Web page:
Crusader Staff Report
Voter registration drives have swung into high gear in Chicago’s Black neighborhoods as the General Election on November 3 nears.
On Friday, September 18, The National Urban League and BET Networks kicked off the inaugural National Black Voters Day to boost voter turnout in the upcoming General Election on November 3.
The day served to help Black citizens nationwide fight against suppression tactics and ensure that their vote count.
“The final stretch is always the most important part of any race, and with just 100 days until Election Day, there’s no time like the present for BET to go ‘all in’ with National Black Voter Day,” BET Networks President Scott Mills said.
“We are rallying all the resources and relationships we have to mitigate the undeniable efforts being made to disenfranchise the African American community, a voting bloc ubiquitously understood to influence elections. We will use the current momentum of the fight against systemic racism to galvanize those marching in protest to march to the polls in November.”
In Chicago, members of the Omega Psi Phi fraternity on Saturday, September 19, held an all-day voter registration drive outside the Rainbow PUSH Coalition headquarters.
A week earlier, the Black fraternity held a similar voter registration drive outside the Local Market store in the Jeffrey Plaza in South Shore. But last Saturday’s registration drive at Rainbow PUSH seemed busier with Early Voting more than a week away. Volunteers in the fraternity’s signature colored purple and gold T-shirts stood on street corners with large signs to attract voter registration applicants.
They found one new applicant, Tremaine Gardner, Jr. who at 18 years old, became a registered voter for the first time in his life. He came with his mother.
“I felt good with all the support behind me,” Gardner said.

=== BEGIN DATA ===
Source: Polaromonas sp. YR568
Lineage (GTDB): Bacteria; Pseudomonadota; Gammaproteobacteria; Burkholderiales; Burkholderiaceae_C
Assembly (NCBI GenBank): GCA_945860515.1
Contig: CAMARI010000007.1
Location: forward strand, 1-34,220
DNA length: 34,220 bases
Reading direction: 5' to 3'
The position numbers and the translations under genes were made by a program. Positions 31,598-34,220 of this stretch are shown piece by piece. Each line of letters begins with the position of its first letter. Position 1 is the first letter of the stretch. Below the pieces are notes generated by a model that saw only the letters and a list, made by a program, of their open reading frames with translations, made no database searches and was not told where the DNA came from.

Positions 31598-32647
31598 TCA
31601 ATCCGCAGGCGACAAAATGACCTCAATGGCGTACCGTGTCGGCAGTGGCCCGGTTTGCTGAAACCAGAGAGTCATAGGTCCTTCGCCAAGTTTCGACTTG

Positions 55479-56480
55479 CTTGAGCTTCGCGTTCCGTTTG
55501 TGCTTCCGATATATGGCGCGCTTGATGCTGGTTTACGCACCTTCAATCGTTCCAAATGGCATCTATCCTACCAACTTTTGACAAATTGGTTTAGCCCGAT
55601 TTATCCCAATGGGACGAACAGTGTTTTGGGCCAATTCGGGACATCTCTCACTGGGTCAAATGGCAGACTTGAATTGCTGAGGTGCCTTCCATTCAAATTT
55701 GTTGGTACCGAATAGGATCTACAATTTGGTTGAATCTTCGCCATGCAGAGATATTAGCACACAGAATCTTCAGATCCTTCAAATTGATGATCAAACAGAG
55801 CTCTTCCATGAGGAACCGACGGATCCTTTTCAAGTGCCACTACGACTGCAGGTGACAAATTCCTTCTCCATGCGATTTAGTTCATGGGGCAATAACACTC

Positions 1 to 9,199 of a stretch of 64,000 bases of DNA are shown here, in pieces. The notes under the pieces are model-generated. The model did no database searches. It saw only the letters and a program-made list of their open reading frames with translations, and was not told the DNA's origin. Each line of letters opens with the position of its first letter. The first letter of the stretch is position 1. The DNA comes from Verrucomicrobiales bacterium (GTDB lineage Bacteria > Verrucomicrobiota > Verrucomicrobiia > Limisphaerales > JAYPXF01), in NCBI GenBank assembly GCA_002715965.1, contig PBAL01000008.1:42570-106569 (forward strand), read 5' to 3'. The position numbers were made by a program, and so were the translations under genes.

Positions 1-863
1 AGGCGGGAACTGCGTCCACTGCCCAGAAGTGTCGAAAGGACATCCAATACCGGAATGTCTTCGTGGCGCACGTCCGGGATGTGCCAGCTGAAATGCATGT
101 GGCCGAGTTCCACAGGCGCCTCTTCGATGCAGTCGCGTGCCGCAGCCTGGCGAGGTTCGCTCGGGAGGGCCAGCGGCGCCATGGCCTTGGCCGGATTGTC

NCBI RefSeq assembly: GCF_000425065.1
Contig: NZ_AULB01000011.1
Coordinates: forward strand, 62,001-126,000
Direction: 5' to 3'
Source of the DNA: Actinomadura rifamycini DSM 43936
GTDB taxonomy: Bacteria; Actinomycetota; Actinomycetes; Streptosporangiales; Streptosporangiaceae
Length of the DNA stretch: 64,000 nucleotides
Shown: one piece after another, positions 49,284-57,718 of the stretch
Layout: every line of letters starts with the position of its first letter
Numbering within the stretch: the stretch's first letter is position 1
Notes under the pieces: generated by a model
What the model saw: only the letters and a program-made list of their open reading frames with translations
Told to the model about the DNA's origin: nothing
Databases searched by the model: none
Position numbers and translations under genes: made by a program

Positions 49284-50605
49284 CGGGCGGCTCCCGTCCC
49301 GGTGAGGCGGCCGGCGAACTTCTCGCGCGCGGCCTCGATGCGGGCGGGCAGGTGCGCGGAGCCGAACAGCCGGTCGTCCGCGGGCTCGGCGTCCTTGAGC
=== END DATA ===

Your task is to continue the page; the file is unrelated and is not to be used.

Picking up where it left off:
“It’s [Voting] always been a big thing for my family,” Gardner said. We know our ancestors did not have the right to vote. So, I just felt it was important for me to get out and register to vote.”
Gardner said President Donald Trump’s divisive leadership in the White House was a factor in his registering to vote.
“I feel that he’s not doing a good job right now,” Gardner said. “Ever since he’s been in office, things have been going down.”
Gardner also said police brutality remains an important issue to him as well. Gardner said he plans to vote in person on Election Day.
Applicants can also register to vote during Early Voting, which starts Monday, October 1 at the Loop Super Site at 191 N. Clark in downtown Chicago.
New Applicants need either a driver’s license or Illinois state ID to register to vote.
On October 14, Early Voting sites will open in all 50 wards. These sites will also allow applicants to register to vote.
All Early Voting sites will have secured drop boxes for people to place mail-in ballots.
Ballots can also be returned by USPS, FedEx or UPS.
Early voters are encouraged to wear a facemask that covers the mouth and nose, whether they are casting a ballot in person or using a secured drop box. Voters in line must maintain a social distance of six feet.
In the 2016 presidential election, there were 1,570,529 voters in Chicago.
According to the Illinois State Board of Elections, there are 8,097,601 active voters in Illinois and 626,611 inactive voters or residents whose addresses have not been confirmed but can still vote.
In Chicago, there are over 1.5 million active voters, but more than 270,000 are inactive.